Scaling-up Antiretroviral Therapy in Malawi

Journal Article
  • Andreas Jahn
  • Anthony D. Harries
  • Erik J. Schouten
  • Edwin Libamba
  • Nathan Ford
  • Dermot Maher
  • Frank Chimbwandira
Bulletin of the World Health Organization
2016; 94: 772–76. DOI: dx.doi.org/10.2471/BLT.15.166074.

Problem

In Malawi, health-system constraints meant that only a fraction of people infected with human immunodeficiency virus (HIV) and in immediate need of antiretroviral treatment (ART) received treatment.

Approach

In 2004, the Malawian Ministry of Health launched plans to scale-up ART nationwide, adhering to the principle of equity to ensure fair geographical access to therapy. A public health approach was used with standardized training and treatment and regular supervision and monitoring of the programme.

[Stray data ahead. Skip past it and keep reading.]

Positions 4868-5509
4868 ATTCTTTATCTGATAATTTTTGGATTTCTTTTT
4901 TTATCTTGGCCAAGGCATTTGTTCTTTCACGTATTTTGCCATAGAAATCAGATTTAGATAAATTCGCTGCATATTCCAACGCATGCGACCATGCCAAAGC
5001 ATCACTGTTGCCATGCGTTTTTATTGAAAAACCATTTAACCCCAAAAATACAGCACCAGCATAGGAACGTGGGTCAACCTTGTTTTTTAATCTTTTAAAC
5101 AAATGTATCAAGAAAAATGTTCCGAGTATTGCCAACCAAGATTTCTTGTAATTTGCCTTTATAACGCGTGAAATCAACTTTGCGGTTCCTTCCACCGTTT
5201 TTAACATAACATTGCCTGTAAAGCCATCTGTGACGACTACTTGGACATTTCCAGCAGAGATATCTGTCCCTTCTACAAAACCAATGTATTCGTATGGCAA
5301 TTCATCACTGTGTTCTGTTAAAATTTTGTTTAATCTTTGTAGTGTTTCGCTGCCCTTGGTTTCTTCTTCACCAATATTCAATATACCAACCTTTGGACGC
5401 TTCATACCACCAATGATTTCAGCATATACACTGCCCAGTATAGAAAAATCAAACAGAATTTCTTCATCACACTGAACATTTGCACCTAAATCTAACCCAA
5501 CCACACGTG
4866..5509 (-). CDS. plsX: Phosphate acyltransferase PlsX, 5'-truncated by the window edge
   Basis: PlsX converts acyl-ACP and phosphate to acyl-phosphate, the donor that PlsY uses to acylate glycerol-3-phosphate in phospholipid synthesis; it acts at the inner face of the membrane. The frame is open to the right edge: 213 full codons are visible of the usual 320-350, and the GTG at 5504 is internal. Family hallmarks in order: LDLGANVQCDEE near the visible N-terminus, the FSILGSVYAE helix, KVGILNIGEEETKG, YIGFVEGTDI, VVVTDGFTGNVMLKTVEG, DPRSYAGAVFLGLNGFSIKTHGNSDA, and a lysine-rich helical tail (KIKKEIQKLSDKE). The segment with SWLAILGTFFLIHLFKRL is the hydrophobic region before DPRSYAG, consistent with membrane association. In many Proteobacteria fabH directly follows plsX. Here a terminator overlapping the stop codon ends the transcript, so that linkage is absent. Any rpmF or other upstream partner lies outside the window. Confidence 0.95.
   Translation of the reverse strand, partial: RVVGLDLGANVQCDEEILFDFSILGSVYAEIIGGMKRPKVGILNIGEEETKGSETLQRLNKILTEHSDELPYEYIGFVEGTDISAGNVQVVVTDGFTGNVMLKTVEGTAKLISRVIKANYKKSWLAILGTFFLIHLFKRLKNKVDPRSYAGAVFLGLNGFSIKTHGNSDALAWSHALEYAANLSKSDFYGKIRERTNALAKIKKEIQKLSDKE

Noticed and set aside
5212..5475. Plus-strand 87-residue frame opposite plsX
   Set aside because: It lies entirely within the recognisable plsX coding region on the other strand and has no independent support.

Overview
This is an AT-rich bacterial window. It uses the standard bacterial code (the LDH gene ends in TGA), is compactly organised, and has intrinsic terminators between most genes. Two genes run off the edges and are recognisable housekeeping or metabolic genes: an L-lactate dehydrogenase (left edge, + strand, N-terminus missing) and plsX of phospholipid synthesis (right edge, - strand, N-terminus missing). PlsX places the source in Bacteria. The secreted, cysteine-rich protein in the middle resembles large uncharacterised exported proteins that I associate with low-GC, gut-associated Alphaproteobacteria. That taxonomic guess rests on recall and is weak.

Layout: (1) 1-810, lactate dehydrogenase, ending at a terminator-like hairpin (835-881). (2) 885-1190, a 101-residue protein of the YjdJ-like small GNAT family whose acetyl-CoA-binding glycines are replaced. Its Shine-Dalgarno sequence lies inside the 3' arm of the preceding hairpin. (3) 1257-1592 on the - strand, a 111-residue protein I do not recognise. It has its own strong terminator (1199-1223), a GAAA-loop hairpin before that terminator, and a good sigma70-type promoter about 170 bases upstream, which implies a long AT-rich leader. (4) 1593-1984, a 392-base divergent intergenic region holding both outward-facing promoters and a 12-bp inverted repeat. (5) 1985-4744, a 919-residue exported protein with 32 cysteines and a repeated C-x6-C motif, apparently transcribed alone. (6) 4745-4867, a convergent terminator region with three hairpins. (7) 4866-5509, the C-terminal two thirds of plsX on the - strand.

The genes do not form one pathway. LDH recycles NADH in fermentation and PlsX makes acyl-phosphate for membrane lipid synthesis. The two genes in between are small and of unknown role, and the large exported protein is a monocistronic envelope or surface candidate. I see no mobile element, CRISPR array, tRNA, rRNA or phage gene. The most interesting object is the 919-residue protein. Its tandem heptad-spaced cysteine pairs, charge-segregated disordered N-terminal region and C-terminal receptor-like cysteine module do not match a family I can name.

Local Setting

Before the scale-up, an estimated 930 000 people in Malawi were HIV-infected, with 170 000 in immediate need of ART. About 3000 patients were on ART in nine clinics.

Relevant Changes

By December 2015, cumulatively 872 567 patients had been started on ART from 716 clinics, following national treatment protocols and using the standard monitoring system.

Lessons Learnt

Strong national leadership allowed the ministry of health to implement a uniform system for scaling-up ART and provided benchmarks for implementation on the ground. New systems of training staff and accrediting health facilities enabled task-sharing and decentralization to peripheral health centres and a standardized approach to starting and monitoring ART. A system of quarterly supervision and monitoring, into which operational research was embedded, ensured stocks of drug supplies at facilities and adherence to national treatment guidelines.

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